The lived experience of nurse specialists working in acute care setting

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The lived experience of nurse specialists working in acute care setting

 

Author: Chung, Mei-yee Mimie
Title: The lived experience of nurse specialists working in acute care setting
Degree: M.Sc.
Year: 1998
Subject: Nurse practitioners
Nursing specialties
Intensive care nursing
Job satisfaction
Organizational behavior
Hong Kong Polytechnic University -- Dissertations
Department: Multi-disciplinary Studies
Dept. of Management
Pages: v, 77 leaves : ill. ; 30 cm
Language: English
InnoPac Record: http://library.polyu.edu.hk/record=b1446514
URI: http://theses.lib.polyu.edu.hk/handle/200/2533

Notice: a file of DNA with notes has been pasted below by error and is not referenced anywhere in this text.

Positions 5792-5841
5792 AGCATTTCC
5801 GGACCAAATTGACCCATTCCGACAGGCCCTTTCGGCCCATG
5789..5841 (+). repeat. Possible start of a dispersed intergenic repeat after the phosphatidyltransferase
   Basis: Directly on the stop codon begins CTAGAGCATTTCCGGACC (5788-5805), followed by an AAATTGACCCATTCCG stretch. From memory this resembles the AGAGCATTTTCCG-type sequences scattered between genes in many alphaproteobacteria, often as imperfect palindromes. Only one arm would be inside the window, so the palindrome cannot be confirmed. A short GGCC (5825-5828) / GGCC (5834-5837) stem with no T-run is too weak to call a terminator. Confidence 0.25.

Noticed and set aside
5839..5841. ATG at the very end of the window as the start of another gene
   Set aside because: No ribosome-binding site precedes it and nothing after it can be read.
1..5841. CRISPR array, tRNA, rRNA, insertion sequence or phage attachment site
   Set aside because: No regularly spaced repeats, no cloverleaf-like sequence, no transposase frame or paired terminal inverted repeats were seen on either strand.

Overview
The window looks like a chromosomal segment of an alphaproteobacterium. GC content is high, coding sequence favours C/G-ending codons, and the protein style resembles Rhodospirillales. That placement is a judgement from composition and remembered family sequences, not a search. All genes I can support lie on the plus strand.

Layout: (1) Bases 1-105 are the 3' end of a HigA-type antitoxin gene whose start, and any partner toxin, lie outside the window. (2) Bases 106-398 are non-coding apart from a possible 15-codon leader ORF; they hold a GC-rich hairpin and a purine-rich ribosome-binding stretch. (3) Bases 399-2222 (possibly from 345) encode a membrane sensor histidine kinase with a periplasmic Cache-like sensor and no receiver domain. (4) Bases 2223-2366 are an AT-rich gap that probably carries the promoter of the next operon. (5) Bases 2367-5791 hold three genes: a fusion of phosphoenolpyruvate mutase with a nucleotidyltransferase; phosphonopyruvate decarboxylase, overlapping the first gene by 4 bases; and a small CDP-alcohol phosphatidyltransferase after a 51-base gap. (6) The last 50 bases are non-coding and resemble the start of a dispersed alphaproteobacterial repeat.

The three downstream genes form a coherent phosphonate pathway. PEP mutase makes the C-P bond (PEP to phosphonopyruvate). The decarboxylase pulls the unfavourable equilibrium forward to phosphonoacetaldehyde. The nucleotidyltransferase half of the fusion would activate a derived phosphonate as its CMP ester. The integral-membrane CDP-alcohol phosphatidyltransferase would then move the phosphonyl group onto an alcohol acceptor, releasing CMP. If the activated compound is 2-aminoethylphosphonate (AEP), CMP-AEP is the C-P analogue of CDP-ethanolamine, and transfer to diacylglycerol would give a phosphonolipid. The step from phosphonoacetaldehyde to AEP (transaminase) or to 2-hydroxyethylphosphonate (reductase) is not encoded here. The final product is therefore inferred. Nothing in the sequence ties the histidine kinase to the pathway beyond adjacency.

Abstract: Hospital Authority (HA) created a new grade Nurse Specialist (NS) in May, 1994, aiming at establishing a new clinical career path for nurses. The main roles of NS were : expert patient care, counselling, research and teaching. The impact of this change has led to some role conflict and confusion between the grades of ward manager(WM), nursing officer (NO) and nurse specialist (NS). Unclear role delineation caused nurses of these grade a lot of difficulties in performing their roles and become frustrated. It may adversely affect the organizational harmony and effectiveness. The purpose of this study was to explore the lived experience of NS working in acute care setting using a non-experimental design, and an interpretive approach. Phenomenological approach was used to study the lived experience of NS. These experiences were thought to disclose and elucidate the phenomena that were difficult to discover through quantitative methodology. Data collection through semi-structured interview using open-ended questions focused on role conflict / confusion, satisfaction, motivation, and self-actualization. Acute care setting was defined as intensive care unit, accident and emergency department, neonatal intensive care, paediatric intensive care, coronary care unit. These areas shared common characteristics which highly demanded NS to possess complexity of knowledge and skill and persistently work under tension due to the need of high accuracy. Among 23 NSs who worked in acute care setting, five NSs with one from each acute care setting were invited randomly for individual interview. Individual interviews were conducted and followed by a focused group interview which consisted of 6 NSs. These interviews were tape-recorded and then analyzed qualitatively after transcription. Themes emerged from data which led to the creation of the framework of lived experience of NSs. The level of job satisfaction and frustration was influenced by role ambiguity / conflict; lack of support; unique knowledge; and disempowerment. These factors were interrelated and they interacted to affect the level of satisfaction and frustration of NSs. Role ambiguity / conflict was due to unclear role definition, work role versus family role, work role versus professional role, and position. They felt lack of support from organization, management, peers and medical staff. Support was an important facilitator for their role implementation. Unique knowledge was a mean to maintain their expert power. It was necessary for them to have continuing education, maintaining their clinical competence and keeping up-to-date knowledge. Disempowerment was due to lack of authority, lack of autonomy, conflict in human relationship and staff resistance. The satisfaction came from ability utilization, status, recognition and respect gained from others. Frustration was due to no advancement opportunity, heavy workload, self imposed demand, expectations of the role and effectiveness of the role. NSs noticed the potential obstacles in their role development enable them to overcome it easier. Manager understood the influencing factors of NS's role development and could help to alleviate or eliminate the negative effect of these factors. Thus, NSs may work happier and more committed to their work and maintained high quality and productivity.

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